Prof. Susan Lambert has spent her whole career working on work.
“It was a no-brainer,” said the leading national scholar of work and family. “There are enormous wealth disparities, by race especially. Those disparities are lodged in our institutions—in education, in our social networks, but they're also in our workplaces.”
A faculty member at the Crown Family School of Social Work, Policy, and Practice (formerly SSA) for nearly four decades, Lambert’s research has not only deepened our understanding of labor practices, but also changed how we work.
When Lambert and frequent collaborator Prof. Julia Henly began documenting the experiences of low-paid workers, they identified a major—yet fixable—problem: work schedules.
For many hourly workers, the unpredictability of daily schedules can disrupt all parts of life from family dinner time to childcare to sleep.
“Susan’s specific focus on work scheduling was profound for me,” said Erin Devorah Carreon, a doctoral student at Crown working with Lambert. “It’s so important to think about how our work schedules, and the control we have over them, affects our daily lives.”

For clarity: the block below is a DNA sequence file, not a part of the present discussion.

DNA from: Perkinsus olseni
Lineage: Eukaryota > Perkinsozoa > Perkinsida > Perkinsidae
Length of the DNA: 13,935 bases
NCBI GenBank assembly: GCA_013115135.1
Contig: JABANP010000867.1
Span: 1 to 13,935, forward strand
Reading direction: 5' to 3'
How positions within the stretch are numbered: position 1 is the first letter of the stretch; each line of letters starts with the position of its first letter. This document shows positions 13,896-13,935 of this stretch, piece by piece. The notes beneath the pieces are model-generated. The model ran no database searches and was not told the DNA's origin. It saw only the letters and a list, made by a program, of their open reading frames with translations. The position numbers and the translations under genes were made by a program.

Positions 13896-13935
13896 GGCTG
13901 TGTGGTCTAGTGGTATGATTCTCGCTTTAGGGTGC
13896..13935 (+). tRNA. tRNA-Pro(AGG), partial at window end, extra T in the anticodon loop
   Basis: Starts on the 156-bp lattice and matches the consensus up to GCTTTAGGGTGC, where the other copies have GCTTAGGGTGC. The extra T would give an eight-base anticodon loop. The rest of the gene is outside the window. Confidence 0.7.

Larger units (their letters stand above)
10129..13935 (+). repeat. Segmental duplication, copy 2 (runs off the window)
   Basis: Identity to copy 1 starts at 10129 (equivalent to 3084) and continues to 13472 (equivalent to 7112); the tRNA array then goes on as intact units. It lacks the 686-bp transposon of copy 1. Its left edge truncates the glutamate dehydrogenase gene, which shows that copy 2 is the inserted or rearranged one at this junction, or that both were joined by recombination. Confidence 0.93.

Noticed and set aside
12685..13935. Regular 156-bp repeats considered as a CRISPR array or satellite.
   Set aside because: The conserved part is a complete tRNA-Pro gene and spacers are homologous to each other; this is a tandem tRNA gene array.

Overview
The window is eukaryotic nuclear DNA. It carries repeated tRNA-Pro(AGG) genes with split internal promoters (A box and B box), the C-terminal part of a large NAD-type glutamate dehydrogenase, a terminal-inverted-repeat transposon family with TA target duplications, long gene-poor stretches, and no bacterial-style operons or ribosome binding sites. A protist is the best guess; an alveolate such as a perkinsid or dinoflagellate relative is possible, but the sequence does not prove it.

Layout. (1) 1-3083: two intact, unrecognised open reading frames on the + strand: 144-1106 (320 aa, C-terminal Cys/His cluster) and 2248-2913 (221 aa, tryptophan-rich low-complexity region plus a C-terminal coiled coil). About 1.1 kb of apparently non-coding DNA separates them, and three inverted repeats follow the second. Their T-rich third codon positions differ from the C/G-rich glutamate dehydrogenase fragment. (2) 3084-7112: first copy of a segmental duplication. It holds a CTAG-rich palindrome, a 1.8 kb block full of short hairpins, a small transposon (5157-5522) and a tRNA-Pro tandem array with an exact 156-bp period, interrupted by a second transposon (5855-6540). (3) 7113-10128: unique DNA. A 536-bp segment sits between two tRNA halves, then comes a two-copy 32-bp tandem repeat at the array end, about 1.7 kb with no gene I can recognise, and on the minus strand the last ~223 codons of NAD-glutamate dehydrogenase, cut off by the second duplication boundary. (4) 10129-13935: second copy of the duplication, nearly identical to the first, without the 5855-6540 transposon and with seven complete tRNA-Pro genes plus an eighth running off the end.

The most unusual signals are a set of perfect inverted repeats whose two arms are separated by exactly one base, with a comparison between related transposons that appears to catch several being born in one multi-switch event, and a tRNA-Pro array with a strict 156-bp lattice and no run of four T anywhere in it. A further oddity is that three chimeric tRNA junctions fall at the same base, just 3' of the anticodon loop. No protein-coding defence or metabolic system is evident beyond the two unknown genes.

Lambert’s randomized trials in major national retailers have shown that not only are predictable work schedules better for people, they are also good for business. Often citing her findings and testimony, labor organizers and public policymakers have successfully passed Fair Workweek Laws throughout the country.
Though Lambert retired this August, her research, and its impact, isn’t done.
In the early 1990s, the U.S. was in the midst of a heated debate around welfare.
“A lot of that discussion assumed welfare recipients weren't working because they were dependent on public benefits,” said Prof. Julia Henly, a colleague of Lambert’s at Crown. “But most welfare recipients had histories of labor market involvement. Some were temporarily not working for caregiving or economic reasons.”
A 1996 law overhauled the welfare system and pushed unemployed parents into the workforce. Lambert collaborated with Prof. Emeritus Evelyn Brodkin on a study that examined the jobs public welfare participants were being referred to—jobs that were “setting up people for failure.”
“The problem was not the people, but the jobs,” said Henly.